What does fiduciary mean to you?

Real Estate Broker/Owner

What does fiduciary mean to you?

The dictionary defines it this way,

Main Entry: fi·du·cia·ry 
Pronunciation: [fi-doo-shee-er-ee, -dyoo-]
Function: noun 
Inflected Form: plural -ries 
:  one often in a position of authority who obligates himself orherself to act on behalf of another (as in managing money or property) and assumes a duty to act in good faith and with care,candor, and loyalty in fulfilling the obligation :  one (as an agent)having a fiduciary duty to another 

As a real estate and mortgage broker in the state of California, and I’m sure other states are the exact same way; I have a fiduciary responsibility to my clients.  If I don’t fulfill my responsibility I would become susceptible to disciplinary action, and just plain wouldn’t be serving my client well. 

I had the opportunity to represent a seller in a short sale transaction and had the oddest conversation with the buyer’s lending agent.  The buyer submitted an offer as an individual, he was married and also had a family trust, I didn’t know about the family trust, but on the residential purchase agreement he had stated that he would take title as a married man, sole and separate property.  This isn’t a big deal, it happens all the time, but when we submitted to the first and second lenders for short sale approval in the beginning of the process we told them how the buyer would take title based on the fully executed purchase contract.  Well, we were coming down to the last week of the short sale approval, meaning that the second lender gave us until a specific date to close and we were one week away from that deadline.  Sometimes the lenders won’t extend the short sale approval, and if they do, it can take two weeks to get a response if the lender is really backed up.  The reason why the buyer wanted to hold title in his trust is because he had a dangerous job and was worried that if he passed away prior to the property transferring to a trust then it could pose legal issues.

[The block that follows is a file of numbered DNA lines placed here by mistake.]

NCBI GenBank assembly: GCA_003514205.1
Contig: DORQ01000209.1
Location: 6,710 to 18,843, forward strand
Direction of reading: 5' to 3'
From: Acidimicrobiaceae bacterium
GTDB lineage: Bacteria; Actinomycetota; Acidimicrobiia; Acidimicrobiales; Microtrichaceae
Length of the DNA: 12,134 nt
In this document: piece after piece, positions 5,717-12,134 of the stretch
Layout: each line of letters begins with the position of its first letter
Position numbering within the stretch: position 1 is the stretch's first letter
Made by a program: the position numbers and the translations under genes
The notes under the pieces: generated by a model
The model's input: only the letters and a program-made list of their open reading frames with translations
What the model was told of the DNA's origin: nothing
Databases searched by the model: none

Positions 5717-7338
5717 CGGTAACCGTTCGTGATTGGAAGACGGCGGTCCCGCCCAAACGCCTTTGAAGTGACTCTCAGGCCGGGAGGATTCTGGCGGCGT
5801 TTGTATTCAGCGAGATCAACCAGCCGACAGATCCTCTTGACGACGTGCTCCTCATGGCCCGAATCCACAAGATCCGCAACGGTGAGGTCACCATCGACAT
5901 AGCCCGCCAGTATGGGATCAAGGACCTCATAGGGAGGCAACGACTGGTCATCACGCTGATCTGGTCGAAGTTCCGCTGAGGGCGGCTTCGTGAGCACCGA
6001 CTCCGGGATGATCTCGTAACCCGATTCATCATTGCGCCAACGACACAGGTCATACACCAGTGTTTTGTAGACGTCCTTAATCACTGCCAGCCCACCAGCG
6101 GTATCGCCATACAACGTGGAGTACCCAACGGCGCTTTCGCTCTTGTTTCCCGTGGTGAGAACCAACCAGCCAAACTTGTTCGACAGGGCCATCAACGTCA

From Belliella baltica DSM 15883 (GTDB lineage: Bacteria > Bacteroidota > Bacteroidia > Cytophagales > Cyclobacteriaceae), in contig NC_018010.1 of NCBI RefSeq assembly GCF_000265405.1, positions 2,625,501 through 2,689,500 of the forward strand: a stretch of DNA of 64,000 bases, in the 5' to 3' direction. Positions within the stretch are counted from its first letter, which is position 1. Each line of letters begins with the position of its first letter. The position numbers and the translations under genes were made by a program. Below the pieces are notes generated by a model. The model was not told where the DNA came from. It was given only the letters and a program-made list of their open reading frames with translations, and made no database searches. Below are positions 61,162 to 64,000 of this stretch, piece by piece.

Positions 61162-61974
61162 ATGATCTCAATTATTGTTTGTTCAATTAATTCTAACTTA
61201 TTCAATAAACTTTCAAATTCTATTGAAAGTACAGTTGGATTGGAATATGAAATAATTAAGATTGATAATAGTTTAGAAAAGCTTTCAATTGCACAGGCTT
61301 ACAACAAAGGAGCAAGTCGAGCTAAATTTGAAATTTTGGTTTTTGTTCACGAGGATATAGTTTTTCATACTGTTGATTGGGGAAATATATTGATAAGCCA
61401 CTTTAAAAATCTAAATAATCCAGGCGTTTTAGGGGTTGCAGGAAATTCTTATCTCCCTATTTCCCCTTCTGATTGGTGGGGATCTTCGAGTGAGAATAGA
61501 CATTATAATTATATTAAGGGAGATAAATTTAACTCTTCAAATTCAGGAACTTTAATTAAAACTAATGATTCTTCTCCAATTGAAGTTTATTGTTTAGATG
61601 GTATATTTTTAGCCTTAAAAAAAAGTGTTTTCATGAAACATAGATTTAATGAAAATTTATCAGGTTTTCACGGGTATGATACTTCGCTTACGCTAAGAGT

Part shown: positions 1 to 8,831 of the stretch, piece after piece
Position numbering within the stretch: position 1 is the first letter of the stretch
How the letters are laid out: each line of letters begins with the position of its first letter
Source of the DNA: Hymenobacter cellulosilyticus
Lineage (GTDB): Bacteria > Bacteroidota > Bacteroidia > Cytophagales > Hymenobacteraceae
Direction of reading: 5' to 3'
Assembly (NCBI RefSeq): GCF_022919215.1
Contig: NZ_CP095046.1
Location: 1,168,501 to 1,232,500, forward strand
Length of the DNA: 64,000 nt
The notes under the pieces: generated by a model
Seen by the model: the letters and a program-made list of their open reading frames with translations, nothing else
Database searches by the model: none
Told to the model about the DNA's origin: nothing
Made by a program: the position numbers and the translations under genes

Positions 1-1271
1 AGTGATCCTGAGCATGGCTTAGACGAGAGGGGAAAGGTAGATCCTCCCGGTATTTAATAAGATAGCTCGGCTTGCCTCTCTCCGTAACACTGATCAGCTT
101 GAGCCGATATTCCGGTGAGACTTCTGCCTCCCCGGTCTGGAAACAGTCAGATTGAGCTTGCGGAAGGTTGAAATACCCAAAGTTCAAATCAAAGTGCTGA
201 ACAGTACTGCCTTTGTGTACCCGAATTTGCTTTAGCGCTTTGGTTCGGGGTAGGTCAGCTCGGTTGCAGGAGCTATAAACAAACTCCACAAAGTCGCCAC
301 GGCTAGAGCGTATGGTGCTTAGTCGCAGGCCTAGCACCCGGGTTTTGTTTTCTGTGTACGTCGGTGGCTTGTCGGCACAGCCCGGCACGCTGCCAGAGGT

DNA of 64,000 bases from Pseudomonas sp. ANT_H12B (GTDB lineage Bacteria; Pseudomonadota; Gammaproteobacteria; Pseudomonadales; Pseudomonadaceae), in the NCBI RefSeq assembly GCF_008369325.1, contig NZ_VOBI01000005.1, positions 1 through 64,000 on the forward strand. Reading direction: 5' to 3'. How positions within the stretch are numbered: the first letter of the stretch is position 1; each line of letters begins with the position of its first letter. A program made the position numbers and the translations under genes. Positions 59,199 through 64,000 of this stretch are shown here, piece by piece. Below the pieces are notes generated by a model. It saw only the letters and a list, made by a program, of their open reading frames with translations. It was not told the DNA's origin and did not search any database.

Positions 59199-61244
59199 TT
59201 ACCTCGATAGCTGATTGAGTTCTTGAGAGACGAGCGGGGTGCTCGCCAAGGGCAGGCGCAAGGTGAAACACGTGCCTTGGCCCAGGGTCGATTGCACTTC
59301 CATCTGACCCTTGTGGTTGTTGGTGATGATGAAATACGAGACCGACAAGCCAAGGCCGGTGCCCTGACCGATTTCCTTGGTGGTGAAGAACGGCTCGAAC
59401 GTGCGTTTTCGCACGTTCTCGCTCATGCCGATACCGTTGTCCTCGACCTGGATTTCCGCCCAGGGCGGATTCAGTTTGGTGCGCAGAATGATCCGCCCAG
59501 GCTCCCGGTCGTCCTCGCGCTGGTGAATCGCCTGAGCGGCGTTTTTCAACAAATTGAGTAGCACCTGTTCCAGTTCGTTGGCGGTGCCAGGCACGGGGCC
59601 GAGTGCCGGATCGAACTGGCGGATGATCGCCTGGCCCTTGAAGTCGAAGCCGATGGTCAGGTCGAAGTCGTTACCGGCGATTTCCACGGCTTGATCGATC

The buyer’s agent called me and told me that she was having issues with the loan officer because he submitted the loan to his lender and stated the client wanted to take title in his trust, not as a married man as sole and separate property as the contract stated.  This poses a problem because the short sale lenders’ agreed to the short sale, but they didn’t agree to a trust purchasing the property.  In order to have the change made we would need to resubmit and because the end of the approval was approaching we ran the possibility of overshooting the dead line.  There’s an easy way around this problem, the buyer would simply close escrow as a married man, sole and separate property, and then deed the property to his trust immediately following.  The paperwork for this can be prepared ahead of time by the escrow officer and the home would be out of the ownership of the trust for 5 minutes at most.

Because I have a lending background the buyer’s agent asked if I would call the loan officer.  I’ve been in this business long enough to know you have to approach this situation with great care.  I called the loan officer; we’ll call him Albert, and I was very polite when I called.  I wasn’t accusatory; I approached the call as though we were teammates working toward the same conclusion.  I simply offered up an idea that the buyer could have both deeds created and then recorded simultaneously and that he should seek legal counsel to find out if this meets his needs.  Albert’s first sentence to me after I made my suggestion went like this, “I’ve been doing this for 24 years and have a fiduciary responsibility to my client, I can’t recommend this for him because the property won’t go into the trust for two weeks at the earliest.”  He then went on to cut me off every time I tried to speak and the conversation ended with him telling me that I didn’t know what I was talking about.  Albert was just plain wrong on many different levels. 

I called the buyer’s agent and suggested that she approach the buyer directly and explain the situation and have him speak with the escrow officer and his attorney to get the proper direction.  The buyer ended up closing escrow as a married man, sole and separate and then transferred ownership nearly simultaneously into his trust.  The sale closed on time, and everything ended well.     

Apparently Albert’s fiduciary responsibility stopped at his level of understanding.  What he wasn’t grasping is that the transaction was at jeopardy of not closing, and his client would lose the deposit if it didn’t.  He was so unwilling to hear an alternative solution because of his so called fiduciary responsibility that he shut everybody out of the process.  My experience of people like Albert who speak about their years of experience and fiduciary duties is that they usually have an underlying lack of confidence in themselves and their ability.  Did Albert fulfill his fiduciary duty to his client?  What does fiduciary duty mean to you?  How would you have handled the problem?  I’m open to feedback, don’t hold anything back.

Posted by

Jesse Gonzalez, Broker



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